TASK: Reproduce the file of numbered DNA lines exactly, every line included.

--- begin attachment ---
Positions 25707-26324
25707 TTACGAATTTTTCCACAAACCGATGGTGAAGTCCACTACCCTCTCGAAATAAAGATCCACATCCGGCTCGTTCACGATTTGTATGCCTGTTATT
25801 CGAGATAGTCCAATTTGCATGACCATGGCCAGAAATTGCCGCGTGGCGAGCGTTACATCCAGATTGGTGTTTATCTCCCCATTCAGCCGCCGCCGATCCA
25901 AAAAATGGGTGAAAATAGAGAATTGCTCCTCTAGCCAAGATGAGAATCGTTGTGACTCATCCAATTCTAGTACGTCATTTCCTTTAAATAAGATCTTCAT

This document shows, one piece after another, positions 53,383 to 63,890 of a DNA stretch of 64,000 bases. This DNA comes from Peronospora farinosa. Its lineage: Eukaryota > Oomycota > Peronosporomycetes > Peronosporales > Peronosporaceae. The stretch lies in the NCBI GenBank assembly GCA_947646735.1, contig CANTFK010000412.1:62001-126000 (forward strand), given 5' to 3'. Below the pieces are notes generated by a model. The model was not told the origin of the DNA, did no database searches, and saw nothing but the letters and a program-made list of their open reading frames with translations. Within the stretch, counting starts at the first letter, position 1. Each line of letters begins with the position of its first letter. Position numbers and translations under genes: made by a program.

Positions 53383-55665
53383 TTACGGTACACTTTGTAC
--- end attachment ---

Positions 25707-26324
25707 TTACGAATTTTTCCACAAACCGATGGTGAAGTCCACTACCCTCTCGAAATAAAGATCCACATCCGGCTCGTTCACGATTTGTATGCCTGTTATT
25801 CGAGATAGTCCAATTTGCATGACCATGGCCAGAAATTGCCGCGTGGCGAGCGTTACATCCAGATTGGTGTTTATCTCCCCATTCAGCCGCCGCCGATCCA
25901 AAAAATGGGTGAAAATAGAGAATTGCTCCTCTAGCCAAGATGAGAATCGTTGTGACTCATCCAATTCTAGTACGTCATTTCCTTTAAATAAGATCTTCAT

This document shows, one piece after another, positions 53,383 to 63,890 of a DNA stretch of 64,000 bases. This DNA comes from Peronospora farinosa. Its lineage: Eukaryota > Oomycota > Peronosporomycetes > Peronosporales > Peronosporaceae. The stretch lies in the NCBI GenBank assembly GCA_947646735.1, contig CANTFK010000412.1:62001-126000 (forward strand), given 5' to 3'. Below the pieces are notes generated by a model. The model was not told the origin of the DNA, did no database searches, and saw nothing but the letters and a program-made list of their open reading frames with translations. Within the stretch, counting starts at the first letter, position 1. Each line of letters begins with the position of its first letter. Position numbers and translations under genes: made by a program.

Positions 53383-55665
53383 TTACGGTACACTTTGTAC